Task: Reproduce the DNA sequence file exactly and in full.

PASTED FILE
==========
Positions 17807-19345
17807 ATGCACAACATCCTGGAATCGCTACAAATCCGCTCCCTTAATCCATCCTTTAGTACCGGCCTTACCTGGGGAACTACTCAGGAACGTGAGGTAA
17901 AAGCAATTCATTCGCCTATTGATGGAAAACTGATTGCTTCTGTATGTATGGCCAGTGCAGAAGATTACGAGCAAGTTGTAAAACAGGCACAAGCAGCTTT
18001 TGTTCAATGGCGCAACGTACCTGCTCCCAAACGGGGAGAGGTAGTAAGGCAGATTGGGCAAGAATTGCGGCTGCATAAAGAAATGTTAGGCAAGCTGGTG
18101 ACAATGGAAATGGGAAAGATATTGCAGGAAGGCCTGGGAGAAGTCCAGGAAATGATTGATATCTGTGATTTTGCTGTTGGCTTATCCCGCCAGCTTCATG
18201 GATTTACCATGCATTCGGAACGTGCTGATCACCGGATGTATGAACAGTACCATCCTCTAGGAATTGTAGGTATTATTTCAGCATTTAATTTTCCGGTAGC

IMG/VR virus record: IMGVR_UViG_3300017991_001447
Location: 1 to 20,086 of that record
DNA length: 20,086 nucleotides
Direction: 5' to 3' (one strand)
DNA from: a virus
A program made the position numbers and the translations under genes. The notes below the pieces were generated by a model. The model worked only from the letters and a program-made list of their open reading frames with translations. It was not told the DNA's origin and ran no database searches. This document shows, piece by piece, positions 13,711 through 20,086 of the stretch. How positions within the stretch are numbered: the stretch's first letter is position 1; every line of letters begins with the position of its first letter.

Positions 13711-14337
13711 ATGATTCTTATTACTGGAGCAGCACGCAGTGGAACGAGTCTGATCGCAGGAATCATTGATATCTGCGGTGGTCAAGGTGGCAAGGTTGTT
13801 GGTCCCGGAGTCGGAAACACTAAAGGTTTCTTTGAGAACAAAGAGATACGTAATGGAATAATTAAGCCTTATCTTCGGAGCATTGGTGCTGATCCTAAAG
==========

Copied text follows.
Positions 17807-19345
17807 ATGCACAACATCCTGGAATCGCTACAAATCCGCTCCCTTAATCCATCCTTTAGTACCGGCCTTACCTGGGGAACTACTCAGGAACGTGAGGTAA
17901 AAGCAATTCATTCGCCTATTGATGGAAAACTGATTGCTTCTGTATGTATGGCCAGTGCAGAAGATTACGAGCAAGTTGTAAAACAGGCACAAGCAGCTTT
18001 TGTTCAATGGCGCAACGTACCTGCTCCCAAACGGGGAGAGGTAGTAAGGCAGATTGGGCAAGAATTGCGGCTGCATAAAGAAATGTTAGGCAAGCTGGTG
18101 ACAATGGAAATGGGAAAGATATTGCAGGAAGGCCTGGGAGAAGTCCAGGAAATGATTGATATCTGTGATTTTGCTGTTGGCTTATCCCGCCAGCTTCATG
18201 GATTTACCATGCATTCGGAACGTGCTGATCACCGGATGTATGAACAGTACCATCCTCTAGGAATTGTAGGTATTATTTCAGCATTTAATTTTCCGGTAGC

IMG/VR virus record: IMGVR_UViG_3300017991_001447
Location: 1 to 20,086 of that record
DNA length: 20,086 nucleotides
Direction: 5' to 3' (one strand)
DNA from: a virus
A program made the position numbers and the translations under genes. The notes below the pieces were generated by a model. The model worked only from the letters and a program-made list of their open reading frames with translations. It was not told the DNA's origin and ran no database searches. This document shows, piece by piece, positions 13,711 through 20,086 of the stretch. How positions within the stretch are numbered: the stretch's first letter is position 1; every line of letters begins with the position of its first letter.

Positions 13711-14337
13711 ATGATTCTTATTACTGGAGCAGCACGCAGTGGAACGAGTCTGATCGCAGGAATCATTGATATCTGCGGTGGTCAAGGTGGCAAGGTTGTT
13801 GGTCCCGGAGTCGGAAACACTAAAGGTTTCTTTGAGAACAAAGAGATACGTAATGGAATAATTAAGCCTTATCTTCGGAGCATTGGTGCTGATCCTAAAG